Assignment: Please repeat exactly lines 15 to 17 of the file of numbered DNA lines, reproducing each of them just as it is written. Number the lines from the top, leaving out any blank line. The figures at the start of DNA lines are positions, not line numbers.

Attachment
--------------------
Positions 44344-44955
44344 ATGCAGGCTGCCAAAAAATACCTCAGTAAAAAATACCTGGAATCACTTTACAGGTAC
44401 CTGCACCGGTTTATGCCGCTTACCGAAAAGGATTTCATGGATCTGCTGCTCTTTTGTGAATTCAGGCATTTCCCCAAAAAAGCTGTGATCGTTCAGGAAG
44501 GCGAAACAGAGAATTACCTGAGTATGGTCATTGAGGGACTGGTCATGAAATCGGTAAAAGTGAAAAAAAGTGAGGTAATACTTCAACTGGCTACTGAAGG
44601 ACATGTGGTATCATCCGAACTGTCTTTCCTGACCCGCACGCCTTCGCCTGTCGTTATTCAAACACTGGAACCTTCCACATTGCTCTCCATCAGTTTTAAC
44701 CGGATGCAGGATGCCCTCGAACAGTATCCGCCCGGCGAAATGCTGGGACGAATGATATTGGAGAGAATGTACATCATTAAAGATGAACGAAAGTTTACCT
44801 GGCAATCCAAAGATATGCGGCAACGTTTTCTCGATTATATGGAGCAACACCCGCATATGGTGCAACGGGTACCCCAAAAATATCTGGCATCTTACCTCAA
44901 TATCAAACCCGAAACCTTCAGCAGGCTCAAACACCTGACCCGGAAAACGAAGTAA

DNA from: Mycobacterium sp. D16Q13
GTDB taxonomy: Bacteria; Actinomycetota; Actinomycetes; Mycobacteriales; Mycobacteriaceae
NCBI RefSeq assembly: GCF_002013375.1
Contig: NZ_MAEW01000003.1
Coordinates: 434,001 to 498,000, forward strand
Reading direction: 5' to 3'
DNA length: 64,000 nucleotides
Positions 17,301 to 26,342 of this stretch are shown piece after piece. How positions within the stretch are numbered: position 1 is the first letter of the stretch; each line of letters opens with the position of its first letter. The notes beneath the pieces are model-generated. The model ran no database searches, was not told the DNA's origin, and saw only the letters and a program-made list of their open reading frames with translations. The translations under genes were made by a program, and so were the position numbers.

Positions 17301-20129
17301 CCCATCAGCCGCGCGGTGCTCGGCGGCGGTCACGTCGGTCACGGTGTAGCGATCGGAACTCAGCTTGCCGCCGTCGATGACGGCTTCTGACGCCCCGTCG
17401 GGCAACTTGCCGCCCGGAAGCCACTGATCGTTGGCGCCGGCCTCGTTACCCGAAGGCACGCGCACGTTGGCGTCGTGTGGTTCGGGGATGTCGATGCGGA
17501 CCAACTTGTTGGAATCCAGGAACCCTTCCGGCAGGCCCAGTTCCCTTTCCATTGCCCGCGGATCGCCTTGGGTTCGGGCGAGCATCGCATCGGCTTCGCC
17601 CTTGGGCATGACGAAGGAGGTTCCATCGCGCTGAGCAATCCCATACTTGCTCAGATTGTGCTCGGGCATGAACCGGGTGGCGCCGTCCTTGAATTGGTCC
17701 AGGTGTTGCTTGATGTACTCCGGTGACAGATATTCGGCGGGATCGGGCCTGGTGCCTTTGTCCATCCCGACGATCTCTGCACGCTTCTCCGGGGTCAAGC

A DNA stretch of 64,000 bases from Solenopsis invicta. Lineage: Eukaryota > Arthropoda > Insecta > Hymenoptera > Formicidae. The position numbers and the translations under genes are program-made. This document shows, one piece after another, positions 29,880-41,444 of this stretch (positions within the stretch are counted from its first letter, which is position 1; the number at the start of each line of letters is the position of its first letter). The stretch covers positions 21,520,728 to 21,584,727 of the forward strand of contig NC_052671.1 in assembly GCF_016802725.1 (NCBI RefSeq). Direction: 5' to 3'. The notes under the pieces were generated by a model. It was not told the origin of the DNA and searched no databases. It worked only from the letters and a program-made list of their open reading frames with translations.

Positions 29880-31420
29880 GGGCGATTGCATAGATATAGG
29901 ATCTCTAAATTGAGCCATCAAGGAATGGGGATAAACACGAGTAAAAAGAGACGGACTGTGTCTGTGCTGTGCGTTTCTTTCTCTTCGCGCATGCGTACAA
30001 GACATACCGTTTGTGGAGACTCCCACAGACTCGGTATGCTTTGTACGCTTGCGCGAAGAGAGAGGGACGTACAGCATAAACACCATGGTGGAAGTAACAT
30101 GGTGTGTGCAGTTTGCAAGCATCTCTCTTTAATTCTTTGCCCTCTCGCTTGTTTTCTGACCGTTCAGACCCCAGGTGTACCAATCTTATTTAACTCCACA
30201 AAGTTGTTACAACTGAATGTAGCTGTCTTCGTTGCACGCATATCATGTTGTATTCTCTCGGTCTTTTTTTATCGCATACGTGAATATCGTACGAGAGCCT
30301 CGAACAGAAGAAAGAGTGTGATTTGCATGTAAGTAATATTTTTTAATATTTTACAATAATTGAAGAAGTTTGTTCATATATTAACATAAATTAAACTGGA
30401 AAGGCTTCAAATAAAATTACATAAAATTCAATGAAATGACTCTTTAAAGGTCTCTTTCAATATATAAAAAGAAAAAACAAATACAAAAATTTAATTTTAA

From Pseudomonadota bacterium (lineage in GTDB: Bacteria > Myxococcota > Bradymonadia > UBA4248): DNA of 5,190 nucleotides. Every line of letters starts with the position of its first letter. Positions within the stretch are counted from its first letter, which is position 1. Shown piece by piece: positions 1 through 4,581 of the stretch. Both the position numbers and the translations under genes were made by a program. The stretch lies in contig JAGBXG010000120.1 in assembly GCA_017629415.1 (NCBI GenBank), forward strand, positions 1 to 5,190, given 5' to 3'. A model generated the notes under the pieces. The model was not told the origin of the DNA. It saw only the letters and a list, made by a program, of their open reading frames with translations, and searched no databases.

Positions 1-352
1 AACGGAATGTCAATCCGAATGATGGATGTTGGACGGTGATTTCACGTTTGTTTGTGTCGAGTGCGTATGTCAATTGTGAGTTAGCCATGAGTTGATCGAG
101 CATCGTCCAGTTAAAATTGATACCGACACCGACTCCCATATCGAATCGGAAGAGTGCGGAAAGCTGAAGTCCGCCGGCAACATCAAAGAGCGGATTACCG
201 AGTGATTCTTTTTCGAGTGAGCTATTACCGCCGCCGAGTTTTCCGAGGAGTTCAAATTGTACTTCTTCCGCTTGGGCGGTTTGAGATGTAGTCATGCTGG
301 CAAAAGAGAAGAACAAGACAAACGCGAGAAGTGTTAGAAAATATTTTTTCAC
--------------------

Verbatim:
DNA length: 64,000 nucleotides
Positions 17,301 to 26,342 of this stretch are shown piece after piece. How positions within the stretch are numbered: position 1 is the first letter of the stretch; each line of letters opens with the position of its first letter. The notes beneath the pieces are model-generated. The model ran no database searches, was not told the DNA's origin, and saw only the letters and a program-made list of their open reading frames with translations. The translations under genes were made by a program, and so were the position numbers.

Positions 17301-20129